Pastor Caleb Basweti’s warning that ‘came from God’


Pastor Caleb Basweti’s warning that ‘came from God’

Positive thought: Before you react-Quick to listen, slow to speakShortly after he spoke to the Nation in February 2009 about the dangers of living just metres above the pipeline at Mukuru Sinai, Pastor Caleb Basweti was in trouble with his neighbours.

Although his intentions were honest and his statements true, the villagers felt his statements would create trouble.


“They told me I was prophesying about fire so that Kenya Pipeline could remove us from its land. They were also saying that since I’m not God, I shouldn’t be talking about such matters,” Mr Basweti told the Nation on Tuesday.

He said had the fire broken out on a Saturday or a Sunday morning, there would have been more deaths and casualties.


Bible lessons


Mr Basweti still has his church within the Sinai village and offers a lesson from the Bible to explain why he was dismissed as a doomsday prophet.

“Human beings usually do not understand when the voice of God is speaking through men,” he offers. “Even the donkey in the story of Baalam in the Old Testament could understand the voice of God, and that’s why it asked its owner why he couldn’t see the men in their path.”

His regret at the time was that his message did not get the positive reception his sermons on Sunday usually do, despite the fact that it was a danger his neighbours also acknowledged living in.


But he decided he would need to move the church, which was actually just four rooms with the dividing walls knocked down and a fifth room added to make a larger hall.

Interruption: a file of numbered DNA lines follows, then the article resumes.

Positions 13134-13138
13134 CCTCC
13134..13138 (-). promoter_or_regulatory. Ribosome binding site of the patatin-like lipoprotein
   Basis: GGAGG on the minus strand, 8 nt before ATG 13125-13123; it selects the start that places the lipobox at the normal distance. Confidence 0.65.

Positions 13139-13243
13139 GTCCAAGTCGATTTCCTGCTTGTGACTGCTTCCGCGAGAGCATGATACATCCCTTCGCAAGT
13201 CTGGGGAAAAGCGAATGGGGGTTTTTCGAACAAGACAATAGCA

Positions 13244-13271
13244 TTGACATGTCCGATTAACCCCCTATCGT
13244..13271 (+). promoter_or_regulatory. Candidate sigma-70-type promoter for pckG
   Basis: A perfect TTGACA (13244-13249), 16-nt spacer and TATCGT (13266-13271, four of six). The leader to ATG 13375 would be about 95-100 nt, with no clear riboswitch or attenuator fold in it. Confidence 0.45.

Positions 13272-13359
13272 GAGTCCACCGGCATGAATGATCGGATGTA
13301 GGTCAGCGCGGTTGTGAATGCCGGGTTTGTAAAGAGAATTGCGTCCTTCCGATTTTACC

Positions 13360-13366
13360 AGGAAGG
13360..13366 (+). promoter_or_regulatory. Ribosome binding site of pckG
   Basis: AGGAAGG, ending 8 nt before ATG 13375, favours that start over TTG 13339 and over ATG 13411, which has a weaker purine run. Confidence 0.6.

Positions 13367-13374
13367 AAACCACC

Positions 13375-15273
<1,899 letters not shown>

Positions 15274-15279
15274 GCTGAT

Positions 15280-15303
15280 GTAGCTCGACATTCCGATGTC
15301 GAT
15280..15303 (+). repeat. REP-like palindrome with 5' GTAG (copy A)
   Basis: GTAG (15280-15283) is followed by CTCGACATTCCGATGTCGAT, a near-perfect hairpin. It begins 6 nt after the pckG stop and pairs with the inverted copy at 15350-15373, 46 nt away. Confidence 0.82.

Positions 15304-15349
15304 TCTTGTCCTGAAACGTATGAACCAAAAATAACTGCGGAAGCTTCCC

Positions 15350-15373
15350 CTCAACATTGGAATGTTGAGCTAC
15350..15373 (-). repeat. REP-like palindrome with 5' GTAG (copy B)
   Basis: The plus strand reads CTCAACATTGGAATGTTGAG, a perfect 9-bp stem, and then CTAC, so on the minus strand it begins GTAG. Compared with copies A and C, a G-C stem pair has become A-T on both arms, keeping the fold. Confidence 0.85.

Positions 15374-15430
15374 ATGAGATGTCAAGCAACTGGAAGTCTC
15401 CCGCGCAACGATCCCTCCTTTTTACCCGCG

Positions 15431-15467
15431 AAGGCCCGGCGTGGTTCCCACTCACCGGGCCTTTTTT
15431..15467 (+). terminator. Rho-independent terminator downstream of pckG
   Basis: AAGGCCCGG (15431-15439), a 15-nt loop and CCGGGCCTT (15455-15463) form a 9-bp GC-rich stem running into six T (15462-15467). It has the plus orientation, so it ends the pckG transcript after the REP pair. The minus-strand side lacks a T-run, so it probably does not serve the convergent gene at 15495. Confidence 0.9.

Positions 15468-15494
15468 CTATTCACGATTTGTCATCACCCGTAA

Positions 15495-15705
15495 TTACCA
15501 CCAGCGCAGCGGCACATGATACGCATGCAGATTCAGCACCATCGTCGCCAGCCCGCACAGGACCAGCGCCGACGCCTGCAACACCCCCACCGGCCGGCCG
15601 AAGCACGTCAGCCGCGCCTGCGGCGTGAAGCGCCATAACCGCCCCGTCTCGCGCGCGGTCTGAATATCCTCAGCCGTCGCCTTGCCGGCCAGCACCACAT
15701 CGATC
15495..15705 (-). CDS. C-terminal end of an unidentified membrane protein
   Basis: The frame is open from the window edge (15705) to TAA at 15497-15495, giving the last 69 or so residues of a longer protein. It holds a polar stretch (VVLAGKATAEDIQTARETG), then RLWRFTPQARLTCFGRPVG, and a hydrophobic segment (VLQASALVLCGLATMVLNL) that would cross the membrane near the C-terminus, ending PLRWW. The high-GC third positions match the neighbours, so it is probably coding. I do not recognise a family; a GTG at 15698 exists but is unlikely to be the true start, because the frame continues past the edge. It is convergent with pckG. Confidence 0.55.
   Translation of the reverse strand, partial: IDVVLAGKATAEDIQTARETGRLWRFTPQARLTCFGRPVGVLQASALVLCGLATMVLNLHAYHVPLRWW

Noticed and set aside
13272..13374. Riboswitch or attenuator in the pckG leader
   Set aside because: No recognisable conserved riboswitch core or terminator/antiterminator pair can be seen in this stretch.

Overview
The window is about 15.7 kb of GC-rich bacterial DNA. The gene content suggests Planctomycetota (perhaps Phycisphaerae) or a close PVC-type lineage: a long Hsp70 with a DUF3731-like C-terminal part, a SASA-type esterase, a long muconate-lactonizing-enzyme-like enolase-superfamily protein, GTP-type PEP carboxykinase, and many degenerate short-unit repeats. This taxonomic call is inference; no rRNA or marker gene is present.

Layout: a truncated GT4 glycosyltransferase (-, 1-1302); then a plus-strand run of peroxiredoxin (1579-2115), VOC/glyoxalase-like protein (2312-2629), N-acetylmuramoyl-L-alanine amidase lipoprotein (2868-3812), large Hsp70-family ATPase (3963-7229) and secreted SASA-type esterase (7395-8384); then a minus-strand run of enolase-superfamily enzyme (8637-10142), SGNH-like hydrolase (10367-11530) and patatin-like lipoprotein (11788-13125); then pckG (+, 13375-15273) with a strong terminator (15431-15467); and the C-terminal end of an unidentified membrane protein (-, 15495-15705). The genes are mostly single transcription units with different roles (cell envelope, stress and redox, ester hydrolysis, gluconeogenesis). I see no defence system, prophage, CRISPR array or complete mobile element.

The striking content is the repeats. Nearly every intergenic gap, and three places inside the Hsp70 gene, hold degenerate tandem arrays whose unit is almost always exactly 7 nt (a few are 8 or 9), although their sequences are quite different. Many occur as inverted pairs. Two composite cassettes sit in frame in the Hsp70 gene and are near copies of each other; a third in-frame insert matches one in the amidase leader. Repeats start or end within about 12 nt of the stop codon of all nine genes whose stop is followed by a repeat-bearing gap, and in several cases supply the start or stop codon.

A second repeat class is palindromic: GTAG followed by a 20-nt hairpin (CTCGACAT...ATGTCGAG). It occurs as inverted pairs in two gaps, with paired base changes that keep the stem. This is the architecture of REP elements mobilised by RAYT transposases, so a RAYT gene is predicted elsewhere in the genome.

At the present location, he bought the plot from the original settlers, knocked down the walls dividing the six rooms and created a hall that can hold about 100 people when full.

On Tuesday, it was empty, save for three plastic seats, a pulpit — where Mr Basweti knelt in prayer before we settled down for the interview — and a wooden table with a Youth Bible on top.


The pastor explains that the plastic seats for the congregation have to be kept elsewhere “because the young men around here can get clever sometimes”.

He had only paid half the amount needed to have full ownership of the plot, he said, but declined to state the value of that land whose real owners are government agencies. (We later independently established that the plots sold at between Sh150,000 and Sh180,000 for one the size of six rooms of 10 square feet each.)


Mr Basweti has since renamed his little church Sinai Worship Centre, having left the original organisation under which it was referred to as the Rivers of Joy Ministries.

It is still in a squalid environment; a ditch of dirty water runs in front of it into a sewer line, with pipes of water, one of which is broken and leaking, right on top of the ditch.



Pastor Caleb Basweti’s warning that ‘came from God’

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